Calculating and Paying Self-Employment Tax
Consider paying self-employment tax as paying dues to join a select club of entrepreneurs who build businesses that hire workers; they are the foundation of our economy. Self-employment is freedom from taking instructions from bosses and living with an income dictated by others. If you remember nothing else, consider the fact that paying self-employment tax is only required if you are making profits in your business.
Paying Self-Employment Tax – How to Calculate What You Owe
You are only responsible for paying self-employment tax if you are making a profit in your business. You are only paying self-employment tax on the profit after all allowable expenses, credits, and deductions. The IRS defines self-employment tax this way: “Self-employment tax is a tax consisting of Social Security and Medicare taxes primarily for individuals who work for themselves. It is similar to the Social Security and Medicare taxes withheld from the pay of most wage earners.”
In 2021, the self-employment tax rate is 15.3%, and it consists of two partsi:
- Social Security at 12.4%
- Medicare at 2.9%
In 2021, this is charged on the first $142,800 in your self-employment income after expenses, deductions, and credits.
There is an additional 0.9% Medicare tax rate on income over specified levels:
- Married filing jointly – $250,000
- Married filing separate – $125,000
- Single – $200,000
- Head of household (with qualifying person) – $200,000
As you are self-employed, you are paying both sides of the social security because you are also the employer. The employer half of 7.65% is deductible on your personal tax return.
As an example, if you are self-employed and you report $250,000 in income from your business, you would pay:
- 15.3% on $142,800
- 0.9% on $50,000 ($250,000 – $200,000)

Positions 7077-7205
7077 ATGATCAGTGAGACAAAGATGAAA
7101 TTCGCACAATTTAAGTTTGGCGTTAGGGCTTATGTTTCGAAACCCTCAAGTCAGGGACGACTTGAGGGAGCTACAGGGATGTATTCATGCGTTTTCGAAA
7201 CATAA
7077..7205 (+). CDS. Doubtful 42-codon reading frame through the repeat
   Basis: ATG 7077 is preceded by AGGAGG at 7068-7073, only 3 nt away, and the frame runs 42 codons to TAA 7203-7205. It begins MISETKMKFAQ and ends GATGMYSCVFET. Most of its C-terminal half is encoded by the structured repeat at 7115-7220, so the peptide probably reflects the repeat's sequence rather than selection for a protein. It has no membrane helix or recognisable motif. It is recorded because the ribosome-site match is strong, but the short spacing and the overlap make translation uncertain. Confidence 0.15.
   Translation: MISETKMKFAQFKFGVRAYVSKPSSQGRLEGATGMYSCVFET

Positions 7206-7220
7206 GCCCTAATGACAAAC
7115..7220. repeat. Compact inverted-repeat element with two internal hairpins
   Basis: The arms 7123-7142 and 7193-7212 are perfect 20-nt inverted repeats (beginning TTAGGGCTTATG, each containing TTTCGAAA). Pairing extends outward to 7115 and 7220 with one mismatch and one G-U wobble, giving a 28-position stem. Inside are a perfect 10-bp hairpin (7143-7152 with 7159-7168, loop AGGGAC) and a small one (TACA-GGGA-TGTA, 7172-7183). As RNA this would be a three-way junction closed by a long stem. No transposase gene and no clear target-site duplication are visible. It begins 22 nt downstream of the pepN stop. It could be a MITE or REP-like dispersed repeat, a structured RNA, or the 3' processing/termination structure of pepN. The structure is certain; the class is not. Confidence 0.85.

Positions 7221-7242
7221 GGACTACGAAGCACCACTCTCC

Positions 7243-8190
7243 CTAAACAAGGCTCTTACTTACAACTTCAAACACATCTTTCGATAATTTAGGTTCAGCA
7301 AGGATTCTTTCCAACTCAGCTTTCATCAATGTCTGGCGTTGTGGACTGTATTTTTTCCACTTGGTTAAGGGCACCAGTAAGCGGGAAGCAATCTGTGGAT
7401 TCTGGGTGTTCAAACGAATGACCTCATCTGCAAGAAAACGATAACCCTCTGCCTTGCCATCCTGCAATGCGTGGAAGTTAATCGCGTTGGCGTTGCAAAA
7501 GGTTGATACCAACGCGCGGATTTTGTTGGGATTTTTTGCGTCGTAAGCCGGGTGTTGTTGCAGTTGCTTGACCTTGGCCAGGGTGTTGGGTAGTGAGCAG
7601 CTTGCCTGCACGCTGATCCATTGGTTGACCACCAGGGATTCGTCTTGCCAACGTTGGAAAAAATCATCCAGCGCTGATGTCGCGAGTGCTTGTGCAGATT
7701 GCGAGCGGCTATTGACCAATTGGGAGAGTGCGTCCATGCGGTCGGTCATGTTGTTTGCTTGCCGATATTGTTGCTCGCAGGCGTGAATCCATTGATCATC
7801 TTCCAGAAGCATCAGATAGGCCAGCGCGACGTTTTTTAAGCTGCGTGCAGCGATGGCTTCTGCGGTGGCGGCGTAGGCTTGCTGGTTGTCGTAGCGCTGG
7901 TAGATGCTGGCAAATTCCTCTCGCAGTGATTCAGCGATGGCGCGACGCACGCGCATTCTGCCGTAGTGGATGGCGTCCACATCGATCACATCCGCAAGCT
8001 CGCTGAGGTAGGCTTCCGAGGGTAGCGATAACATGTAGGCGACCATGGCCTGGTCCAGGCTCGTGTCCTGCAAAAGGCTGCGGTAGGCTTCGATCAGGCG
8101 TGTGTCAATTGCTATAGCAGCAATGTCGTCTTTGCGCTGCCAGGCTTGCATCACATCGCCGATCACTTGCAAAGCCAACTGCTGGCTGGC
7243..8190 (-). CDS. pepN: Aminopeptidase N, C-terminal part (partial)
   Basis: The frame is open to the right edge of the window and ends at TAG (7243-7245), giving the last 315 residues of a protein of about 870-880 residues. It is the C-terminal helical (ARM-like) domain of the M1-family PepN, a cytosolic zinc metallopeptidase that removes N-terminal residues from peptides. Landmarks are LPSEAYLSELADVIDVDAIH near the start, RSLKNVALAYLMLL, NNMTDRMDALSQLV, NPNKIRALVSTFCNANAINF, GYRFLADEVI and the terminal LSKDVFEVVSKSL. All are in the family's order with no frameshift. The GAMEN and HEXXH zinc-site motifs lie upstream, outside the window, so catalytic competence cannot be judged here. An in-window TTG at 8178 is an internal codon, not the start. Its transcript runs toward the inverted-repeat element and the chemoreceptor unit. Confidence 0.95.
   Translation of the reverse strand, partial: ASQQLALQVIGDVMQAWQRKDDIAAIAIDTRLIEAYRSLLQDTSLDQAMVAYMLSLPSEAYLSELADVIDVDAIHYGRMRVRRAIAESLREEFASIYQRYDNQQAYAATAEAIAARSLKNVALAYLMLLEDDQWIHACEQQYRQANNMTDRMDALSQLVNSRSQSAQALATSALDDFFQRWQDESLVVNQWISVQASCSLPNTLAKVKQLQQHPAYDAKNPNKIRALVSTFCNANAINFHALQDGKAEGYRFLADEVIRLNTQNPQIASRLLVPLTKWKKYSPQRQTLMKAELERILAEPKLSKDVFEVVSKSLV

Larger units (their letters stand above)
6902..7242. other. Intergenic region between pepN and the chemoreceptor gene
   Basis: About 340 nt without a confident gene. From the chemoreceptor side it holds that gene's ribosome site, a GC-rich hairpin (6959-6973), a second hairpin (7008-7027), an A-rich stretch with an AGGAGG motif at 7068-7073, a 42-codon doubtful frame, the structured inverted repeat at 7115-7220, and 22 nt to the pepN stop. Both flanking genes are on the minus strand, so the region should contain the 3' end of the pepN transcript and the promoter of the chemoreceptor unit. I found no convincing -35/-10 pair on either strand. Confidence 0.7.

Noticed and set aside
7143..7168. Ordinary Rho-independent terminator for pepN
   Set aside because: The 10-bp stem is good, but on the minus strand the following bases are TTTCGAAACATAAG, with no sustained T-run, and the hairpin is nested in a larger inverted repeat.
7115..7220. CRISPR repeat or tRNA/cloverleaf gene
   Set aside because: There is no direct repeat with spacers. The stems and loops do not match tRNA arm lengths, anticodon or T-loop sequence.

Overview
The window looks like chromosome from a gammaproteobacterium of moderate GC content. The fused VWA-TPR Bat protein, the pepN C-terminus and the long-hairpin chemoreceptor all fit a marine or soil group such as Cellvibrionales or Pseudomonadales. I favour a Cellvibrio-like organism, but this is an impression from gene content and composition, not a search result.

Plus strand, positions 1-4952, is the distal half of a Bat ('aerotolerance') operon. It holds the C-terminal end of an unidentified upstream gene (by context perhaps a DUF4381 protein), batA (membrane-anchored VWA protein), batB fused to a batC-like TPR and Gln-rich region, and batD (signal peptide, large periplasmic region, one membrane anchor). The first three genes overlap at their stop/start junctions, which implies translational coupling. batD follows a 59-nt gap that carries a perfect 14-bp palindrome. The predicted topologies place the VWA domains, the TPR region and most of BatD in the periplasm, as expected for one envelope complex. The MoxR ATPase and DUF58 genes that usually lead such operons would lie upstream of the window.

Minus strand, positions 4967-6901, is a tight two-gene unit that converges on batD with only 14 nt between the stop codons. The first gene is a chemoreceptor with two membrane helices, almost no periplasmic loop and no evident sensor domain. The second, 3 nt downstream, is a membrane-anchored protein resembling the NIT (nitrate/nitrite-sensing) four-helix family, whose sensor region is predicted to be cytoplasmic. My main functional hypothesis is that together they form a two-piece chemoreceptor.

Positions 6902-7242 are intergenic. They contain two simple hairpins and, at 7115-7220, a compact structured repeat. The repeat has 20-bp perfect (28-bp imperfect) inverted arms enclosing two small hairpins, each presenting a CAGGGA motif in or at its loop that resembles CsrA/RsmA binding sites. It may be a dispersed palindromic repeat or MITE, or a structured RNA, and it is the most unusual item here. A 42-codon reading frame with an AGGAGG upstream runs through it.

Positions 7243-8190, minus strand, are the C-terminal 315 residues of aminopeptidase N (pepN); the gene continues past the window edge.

This would be $21,848 + the 0.9% addition of $450.
Paying Self-Employment Tax – Who Must Pay?
You must pay self-employment tax and file it on your Schedule E Form 1040 if:
- Your self-employment net earnings not from church employment are $400 or more for the year.
- You had church self-employment income of $108.28 or more.
As a self-employed individual, you normally file your income on Schedule C.
Paying Self-Employment Tax – Estimated Taxes
If your business is successful, the amount you owe in self-employment taxes each year will require that you pay estimated taxes. The IRS does not want you to go a whole year and have a large bill. They want quarterly estimated payments.
They are called “estimated” because they are based on the previous year’s income subject to self-employment tax. Working with your CPA, you would be given a schedule that is filed with your return and shows how much you owe each quarter and when to send it in to the IRS.
While you can consider paying self-employment tax as a burden, it is also an investment in your retirement years, though a forced one. Paying self-employment tax builds on your future social security payments and goes into a Medicare fund for medical expenses over age 65.